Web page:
There is no one-to-one relationship between our actions and our blessedness or suffering. As another prophet will write, and Jesus will affirm, the sun shines and the rain falls on those perceived to be good and on those perceived to be wicked (Job 3;10; Matt. 5:45). Obedience drawn out of us from fear is but slavery. Motivated by blessings, it is but economic calculation. We and Job are being taught that the motive for obedience must be love; and good parents, be they eternal or earthly, ask obedience for our benefit, not for their own. And if that is true, then the point of obedience is not that it is a litmus test for our servitude. Submission or rebellion is not the primary concern of an earthly parent whose interest lies in the well-being of the child. The problem with ignoring God’s love-based counsel is that it short-circuits God’s purpose behind those counsels—the growth in blessedness of the disciple. The early Christian Pelagius gave inspired advice: that we should think of obedience as a response to loving counsel rather than to divine command. He said, “Consider then, I beg you, the great difference between counsel and command: the former invites you to do something, the latter threatens you if you fail to do it.”4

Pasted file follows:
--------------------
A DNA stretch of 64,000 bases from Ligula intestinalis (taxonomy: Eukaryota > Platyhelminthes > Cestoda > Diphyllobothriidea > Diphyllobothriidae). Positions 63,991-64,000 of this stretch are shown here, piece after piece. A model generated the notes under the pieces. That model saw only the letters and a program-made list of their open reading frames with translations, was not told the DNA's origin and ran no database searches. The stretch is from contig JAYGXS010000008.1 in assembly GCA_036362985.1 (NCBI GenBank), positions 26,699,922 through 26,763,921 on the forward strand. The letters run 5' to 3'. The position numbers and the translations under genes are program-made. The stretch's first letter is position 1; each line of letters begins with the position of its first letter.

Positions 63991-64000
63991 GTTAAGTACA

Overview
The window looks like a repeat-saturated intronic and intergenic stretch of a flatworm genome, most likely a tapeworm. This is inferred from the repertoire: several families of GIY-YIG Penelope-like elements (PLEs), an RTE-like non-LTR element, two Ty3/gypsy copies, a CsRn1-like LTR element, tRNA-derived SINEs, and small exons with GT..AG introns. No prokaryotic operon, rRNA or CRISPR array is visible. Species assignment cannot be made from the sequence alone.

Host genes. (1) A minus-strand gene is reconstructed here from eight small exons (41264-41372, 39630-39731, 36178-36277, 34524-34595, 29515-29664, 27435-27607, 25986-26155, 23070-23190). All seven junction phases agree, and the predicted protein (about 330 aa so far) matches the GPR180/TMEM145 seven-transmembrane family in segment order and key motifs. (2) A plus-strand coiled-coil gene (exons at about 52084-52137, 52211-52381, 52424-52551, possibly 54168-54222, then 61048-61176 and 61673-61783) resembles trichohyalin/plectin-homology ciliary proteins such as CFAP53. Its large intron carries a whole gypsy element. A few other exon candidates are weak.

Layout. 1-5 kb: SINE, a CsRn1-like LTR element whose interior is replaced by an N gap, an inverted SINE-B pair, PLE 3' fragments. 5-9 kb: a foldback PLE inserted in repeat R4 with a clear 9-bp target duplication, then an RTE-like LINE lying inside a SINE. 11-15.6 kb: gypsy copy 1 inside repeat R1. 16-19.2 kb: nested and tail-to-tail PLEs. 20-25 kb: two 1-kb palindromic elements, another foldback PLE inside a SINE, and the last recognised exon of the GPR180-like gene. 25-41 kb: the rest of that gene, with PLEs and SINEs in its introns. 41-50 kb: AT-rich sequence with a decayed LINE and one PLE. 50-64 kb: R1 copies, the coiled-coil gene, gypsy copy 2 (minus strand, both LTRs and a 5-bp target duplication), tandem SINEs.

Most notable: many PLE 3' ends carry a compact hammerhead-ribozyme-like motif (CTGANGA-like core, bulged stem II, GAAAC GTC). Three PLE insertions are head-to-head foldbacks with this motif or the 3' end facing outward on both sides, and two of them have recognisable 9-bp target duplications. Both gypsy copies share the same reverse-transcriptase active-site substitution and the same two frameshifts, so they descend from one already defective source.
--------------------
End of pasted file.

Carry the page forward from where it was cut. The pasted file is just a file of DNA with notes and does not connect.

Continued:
Instances of this understanding erupt occasionally, with unexpected tenderness, even in the Old Testament text: “That thou mayest love the Lord thy God, and that thou mayest cleave unto him: for he is thy life.
~Fiona and Terryl Givens, All Things New (Meridian, ID, 2020), 99-101